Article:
Robotic technology is advancing rapidly, raising questions about decision-making processes in shooting to kill.
Although robotics have many applications, much of the research on robots is funded by military services and defense contractors. This raises serious ethical questions for university researchers working on robotics projects, especially as tracking and firing systems become automatic.
Peter Singer (Brookings Institute) argues: “Too often scientists try and kid themselves. … [They] act like just because I work on this system that is not directly a weapon system I have nothing to do with war.” Singer is the author of Wired for War: The Robotics Revolution and Conflict in the 21st Century (Penguin, 2009).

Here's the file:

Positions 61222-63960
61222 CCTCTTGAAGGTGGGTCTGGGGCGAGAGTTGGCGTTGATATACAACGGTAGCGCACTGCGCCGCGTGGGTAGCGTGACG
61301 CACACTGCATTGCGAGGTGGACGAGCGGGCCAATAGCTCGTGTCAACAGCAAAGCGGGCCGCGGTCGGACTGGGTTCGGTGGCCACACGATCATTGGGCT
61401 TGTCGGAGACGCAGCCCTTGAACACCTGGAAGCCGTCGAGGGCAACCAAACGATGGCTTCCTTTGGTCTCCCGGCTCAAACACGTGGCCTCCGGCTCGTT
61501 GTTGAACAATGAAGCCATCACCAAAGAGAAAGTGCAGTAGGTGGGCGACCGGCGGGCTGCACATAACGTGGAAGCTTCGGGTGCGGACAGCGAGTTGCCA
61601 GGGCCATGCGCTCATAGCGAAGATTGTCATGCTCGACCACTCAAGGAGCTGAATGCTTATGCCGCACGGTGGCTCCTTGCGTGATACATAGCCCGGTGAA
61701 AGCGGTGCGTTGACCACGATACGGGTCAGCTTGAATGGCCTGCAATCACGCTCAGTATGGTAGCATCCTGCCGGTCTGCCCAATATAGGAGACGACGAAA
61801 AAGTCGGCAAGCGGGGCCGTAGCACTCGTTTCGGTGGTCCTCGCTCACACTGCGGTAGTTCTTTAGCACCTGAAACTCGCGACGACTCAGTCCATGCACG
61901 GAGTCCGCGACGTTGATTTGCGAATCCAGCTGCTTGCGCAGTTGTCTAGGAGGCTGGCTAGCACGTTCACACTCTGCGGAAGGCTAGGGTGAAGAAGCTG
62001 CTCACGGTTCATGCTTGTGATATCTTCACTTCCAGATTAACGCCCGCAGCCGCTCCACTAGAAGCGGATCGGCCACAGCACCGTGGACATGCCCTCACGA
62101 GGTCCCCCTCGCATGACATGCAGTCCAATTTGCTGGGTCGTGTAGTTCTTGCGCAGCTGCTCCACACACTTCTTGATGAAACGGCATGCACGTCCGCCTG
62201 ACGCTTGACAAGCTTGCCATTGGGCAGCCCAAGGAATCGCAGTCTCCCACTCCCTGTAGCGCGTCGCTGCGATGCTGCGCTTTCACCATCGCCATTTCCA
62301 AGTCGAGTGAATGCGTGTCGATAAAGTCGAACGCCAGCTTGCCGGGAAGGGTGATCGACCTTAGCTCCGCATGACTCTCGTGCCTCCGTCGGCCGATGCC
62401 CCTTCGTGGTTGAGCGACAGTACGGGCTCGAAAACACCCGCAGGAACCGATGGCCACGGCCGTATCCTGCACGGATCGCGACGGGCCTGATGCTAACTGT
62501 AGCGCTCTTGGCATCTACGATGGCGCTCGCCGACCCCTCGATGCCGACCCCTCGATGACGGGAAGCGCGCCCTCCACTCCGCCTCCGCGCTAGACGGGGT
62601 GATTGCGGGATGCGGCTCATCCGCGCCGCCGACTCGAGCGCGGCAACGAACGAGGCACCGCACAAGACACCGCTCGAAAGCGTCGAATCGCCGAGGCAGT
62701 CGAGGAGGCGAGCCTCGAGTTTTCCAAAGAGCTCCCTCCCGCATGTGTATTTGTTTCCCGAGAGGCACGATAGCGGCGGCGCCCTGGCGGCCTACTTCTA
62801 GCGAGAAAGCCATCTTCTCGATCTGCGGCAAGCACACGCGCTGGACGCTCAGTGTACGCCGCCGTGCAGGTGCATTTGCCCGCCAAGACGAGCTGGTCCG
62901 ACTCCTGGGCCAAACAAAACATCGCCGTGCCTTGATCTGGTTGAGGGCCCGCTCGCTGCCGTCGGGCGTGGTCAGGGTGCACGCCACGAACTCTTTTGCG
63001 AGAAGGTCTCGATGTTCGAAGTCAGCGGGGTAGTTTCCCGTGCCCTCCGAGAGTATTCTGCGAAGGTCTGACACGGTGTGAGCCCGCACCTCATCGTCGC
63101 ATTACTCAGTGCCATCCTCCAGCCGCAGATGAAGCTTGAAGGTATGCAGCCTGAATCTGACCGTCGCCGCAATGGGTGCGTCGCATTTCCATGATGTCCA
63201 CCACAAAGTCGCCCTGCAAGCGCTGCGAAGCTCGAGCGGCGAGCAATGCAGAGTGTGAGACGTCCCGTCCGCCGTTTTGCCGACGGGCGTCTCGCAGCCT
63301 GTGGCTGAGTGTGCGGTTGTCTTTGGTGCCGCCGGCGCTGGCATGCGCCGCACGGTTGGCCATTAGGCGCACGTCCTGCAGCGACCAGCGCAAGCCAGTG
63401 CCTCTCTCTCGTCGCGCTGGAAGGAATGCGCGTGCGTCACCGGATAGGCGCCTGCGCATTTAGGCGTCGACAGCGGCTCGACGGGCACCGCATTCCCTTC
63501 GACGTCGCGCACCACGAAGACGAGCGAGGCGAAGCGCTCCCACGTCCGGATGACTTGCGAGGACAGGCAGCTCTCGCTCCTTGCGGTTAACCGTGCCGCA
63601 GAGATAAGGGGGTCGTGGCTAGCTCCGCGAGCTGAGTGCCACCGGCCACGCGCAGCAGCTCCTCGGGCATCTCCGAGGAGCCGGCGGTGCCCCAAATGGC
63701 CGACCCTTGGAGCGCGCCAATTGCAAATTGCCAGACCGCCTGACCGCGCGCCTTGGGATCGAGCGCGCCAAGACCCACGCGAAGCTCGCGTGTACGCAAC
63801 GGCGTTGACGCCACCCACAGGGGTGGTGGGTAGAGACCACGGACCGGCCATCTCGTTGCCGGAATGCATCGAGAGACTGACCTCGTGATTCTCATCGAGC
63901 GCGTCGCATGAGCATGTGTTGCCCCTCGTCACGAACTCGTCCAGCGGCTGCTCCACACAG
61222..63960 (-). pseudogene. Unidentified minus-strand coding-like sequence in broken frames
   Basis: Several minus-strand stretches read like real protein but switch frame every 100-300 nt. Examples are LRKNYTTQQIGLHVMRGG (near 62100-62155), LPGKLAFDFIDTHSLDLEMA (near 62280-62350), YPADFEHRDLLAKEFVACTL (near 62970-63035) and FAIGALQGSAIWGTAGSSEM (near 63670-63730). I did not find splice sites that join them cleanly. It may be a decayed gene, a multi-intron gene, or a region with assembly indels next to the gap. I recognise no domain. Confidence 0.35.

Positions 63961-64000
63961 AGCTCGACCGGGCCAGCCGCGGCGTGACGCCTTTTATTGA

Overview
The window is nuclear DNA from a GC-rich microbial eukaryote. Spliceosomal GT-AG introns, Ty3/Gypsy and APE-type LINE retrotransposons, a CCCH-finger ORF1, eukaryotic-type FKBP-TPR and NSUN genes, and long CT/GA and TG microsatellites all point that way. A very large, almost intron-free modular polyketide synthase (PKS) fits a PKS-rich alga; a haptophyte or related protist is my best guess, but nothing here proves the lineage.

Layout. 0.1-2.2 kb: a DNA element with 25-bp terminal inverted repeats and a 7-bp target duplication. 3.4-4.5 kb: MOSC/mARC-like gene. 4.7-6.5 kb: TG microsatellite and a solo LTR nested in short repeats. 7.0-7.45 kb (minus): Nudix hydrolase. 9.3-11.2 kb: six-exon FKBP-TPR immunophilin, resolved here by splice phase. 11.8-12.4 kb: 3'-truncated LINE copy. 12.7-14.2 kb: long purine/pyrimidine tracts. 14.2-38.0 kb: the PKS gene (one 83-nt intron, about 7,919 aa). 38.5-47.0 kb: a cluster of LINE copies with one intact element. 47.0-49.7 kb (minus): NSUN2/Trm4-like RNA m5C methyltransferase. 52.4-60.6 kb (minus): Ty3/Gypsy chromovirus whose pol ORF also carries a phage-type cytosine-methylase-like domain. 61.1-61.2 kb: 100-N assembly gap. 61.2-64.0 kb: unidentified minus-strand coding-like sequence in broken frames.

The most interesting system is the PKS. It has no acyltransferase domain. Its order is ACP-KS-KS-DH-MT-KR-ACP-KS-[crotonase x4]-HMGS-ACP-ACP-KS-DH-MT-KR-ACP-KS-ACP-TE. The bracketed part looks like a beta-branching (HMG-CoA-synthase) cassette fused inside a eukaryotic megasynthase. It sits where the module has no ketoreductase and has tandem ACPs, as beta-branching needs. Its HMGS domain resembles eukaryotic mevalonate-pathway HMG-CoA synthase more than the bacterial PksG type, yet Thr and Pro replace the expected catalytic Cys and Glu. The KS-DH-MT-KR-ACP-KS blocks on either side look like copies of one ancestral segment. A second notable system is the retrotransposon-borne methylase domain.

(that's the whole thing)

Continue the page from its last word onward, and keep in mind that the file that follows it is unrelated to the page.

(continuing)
The robotics technologies are new, but many of the ethical questions of distance, target identification, and decision-making in the act of killing have long histories. For one perspective on such questions, see Paul Virilio, War and Cinema: The Logistics of Perception (London: Verso, 1989).
NPR reports on military robots and robotics competitions.